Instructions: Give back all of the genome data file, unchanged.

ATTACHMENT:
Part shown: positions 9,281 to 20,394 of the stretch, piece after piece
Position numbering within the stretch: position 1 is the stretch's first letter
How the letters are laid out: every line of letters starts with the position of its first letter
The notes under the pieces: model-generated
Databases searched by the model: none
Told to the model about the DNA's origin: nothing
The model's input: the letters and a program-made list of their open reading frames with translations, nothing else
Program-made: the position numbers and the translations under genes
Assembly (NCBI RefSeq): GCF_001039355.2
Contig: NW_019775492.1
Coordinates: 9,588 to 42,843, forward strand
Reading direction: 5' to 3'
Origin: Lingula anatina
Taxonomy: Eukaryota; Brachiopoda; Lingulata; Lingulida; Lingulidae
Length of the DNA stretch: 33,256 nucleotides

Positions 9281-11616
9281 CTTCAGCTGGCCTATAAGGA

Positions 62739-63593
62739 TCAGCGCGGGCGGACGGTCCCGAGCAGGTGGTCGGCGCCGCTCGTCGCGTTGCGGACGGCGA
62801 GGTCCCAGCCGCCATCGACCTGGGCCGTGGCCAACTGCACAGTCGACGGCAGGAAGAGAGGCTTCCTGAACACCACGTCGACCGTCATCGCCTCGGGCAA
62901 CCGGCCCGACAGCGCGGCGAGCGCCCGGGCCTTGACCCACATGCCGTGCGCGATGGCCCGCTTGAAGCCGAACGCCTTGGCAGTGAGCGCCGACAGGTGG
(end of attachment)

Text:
Part shown: positions 9,281 to 20,394 of the stretch, piece after piece
Position numbering within the stretch: position 1 is the stretch's first letter
How the letters are laid out: every line of letters starts with the position of its first letter
The notes under the pieces: model-generated
Databases searched by the model: none
Told to the model about the DNA's origin: nothing
The model's input: the letters and a program-made list of their open reading frames with translations, nothing else
Program-made: the position numbers and the translations under genes
Assembly (NCBI RefSeq): GCF_001039355.2
Contig: NW_019775492.1
Coordinates: 9,588 to 42,843, forward strand
Reading direction: 5' to 3'
Origin: Lingula anatina
Taxonomy: Eukaryota; Brachiopoda; Lingulata; Lingulida; Lingulidae
Length of the DNA stretch: 33,256 nucleotides

Positions 9281-11616
9281 CTTCAGCTGGCCTATAAGGA

Positions 62739-63593
62739 TCAGCGCGGGCGGACGGTCCCGAGCAGGTGGTCGGCGCCGCTCGTCGCGTTGCGGACGGCGA
62801 GGTCCCAGCCGCCATCGACCTGGGCCGTGGCCAACTGCACAGTCGACGGCAGGAAGAGAGGCTTCCTGAACACCACGTCGACCGTCATCGCCTCGGGCAA
62901 CCGGCCCGACAGCGCGGCGAGCGCCCGGGCCTTGACCCACATGCCGTGCGCGATGGCCCGCTTGAAGCCGAACGCCTTGGCAGTGAGCGCCGACAGGTGG